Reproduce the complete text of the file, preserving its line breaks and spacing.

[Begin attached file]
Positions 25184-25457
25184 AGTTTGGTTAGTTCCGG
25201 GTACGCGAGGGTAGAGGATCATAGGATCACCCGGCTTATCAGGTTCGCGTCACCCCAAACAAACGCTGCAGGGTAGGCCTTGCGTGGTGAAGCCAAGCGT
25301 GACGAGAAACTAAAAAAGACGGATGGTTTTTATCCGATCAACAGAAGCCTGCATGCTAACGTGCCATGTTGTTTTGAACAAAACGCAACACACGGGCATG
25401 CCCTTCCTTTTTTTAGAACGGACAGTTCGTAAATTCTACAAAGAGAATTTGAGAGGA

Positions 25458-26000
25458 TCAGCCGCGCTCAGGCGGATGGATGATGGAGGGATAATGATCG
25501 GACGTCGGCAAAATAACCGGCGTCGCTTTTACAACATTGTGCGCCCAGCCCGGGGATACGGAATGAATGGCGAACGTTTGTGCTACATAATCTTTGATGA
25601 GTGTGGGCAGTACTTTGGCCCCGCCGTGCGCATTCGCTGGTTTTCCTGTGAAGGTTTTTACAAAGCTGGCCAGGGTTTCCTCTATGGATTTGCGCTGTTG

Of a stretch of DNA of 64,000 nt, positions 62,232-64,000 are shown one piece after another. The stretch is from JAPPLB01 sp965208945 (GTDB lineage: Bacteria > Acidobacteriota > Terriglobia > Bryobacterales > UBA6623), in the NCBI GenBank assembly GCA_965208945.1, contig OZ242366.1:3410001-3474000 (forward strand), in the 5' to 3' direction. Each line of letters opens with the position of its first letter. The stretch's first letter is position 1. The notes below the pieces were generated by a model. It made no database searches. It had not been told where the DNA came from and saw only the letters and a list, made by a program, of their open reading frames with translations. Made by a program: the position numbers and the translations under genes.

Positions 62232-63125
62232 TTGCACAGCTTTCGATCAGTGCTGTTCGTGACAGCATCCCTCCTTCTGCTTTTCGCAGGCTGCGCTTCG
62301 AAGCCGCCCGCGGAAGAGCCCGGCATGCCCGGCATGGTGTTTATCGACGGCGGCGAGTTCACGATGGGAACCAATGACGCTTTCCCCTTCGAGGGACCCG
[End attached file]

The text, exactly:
Positions 25184-25457
25184 AGTTTGGTTAGTTCCGG
25201 GTACGCGAGGGTAGAGGATCATAGGATCACCCGGCTTATCAGGTTCGCGTCACCCCAAACAAACGCTGCAGGGTAGGCCTTGCGTGGTGAAGCCAAGCGT
25301 GACGAGAAACTAAAAAAGACGGATGGTTTTTATCCGATCAACAGAAGCCTGCATGCTAACGTGCCATGTTGTTTTGAACAAAACGCAACACACGGGCATG
25401 CCCTTCCTTTTTTTAGAACGGACAGTTCGTAAATTCTACAAAGAGAATTTGAGAGGA

Positions 25458-26000
25458 TCAGCCGCGCTCAGGCGGATGGATGATGGAGGGATAATGATCG
25501 GACGTCGGCAAAATAACCGGCGTCGCTTTTACAACATTGTGCGCCCAGCCCGGGGATACGGAATGAATGGCGAACGTTTGTGCTACATAATCTTTGATGA
25601 GTGTGGGCAGTACTTTGGCCCCGCCGTGCGCATTCGCTGGTTTTCCTGTGAAGGTTTTTACAAAGCTGGCCAGGGTTTCCTCTATGGATTTGCGCTGTTG

Of a stretch of DNA of 64,000 nt, positions 62,232-64,000 are shown one piece after another. The stretch is from JAPPLB01 sp965208945 (GTDB lineage: Bacteria > Acidobacteriota > Terriglobia > Bryobacterales > UBA6623), in the NCBI GenBank assembly GCA_965208945.1, contig OZ242366.1:3410001-3474000 (forward strand), in the 5' to 3' direction. Each line of letters opens with the position of its first letter. The stretch's first letter is position 1. The notes below the pieces were generated by a model. It made no database searches. It had not been told where the DNA came from and saw only the letters and a list, made by a program, of their open reading frames with translations. Made by a program: the position numbers and the translations under genes.

Positions 62232-63125
62232 TTGCACAGCTTTCGATCAGTGCTGTTCGTGACAGCATCCCTCCTTCTGCTTTTCGCAGGCTGCGCTTCG
62301 AAGCCGCCCGCGGAAGAGCCCGGCATGCCCGGCATGGTGTTTATCGACGGCGGCGAGTTCACGATGGGAACCAATGACGCTTTCCCCTTCGAGGGACCCG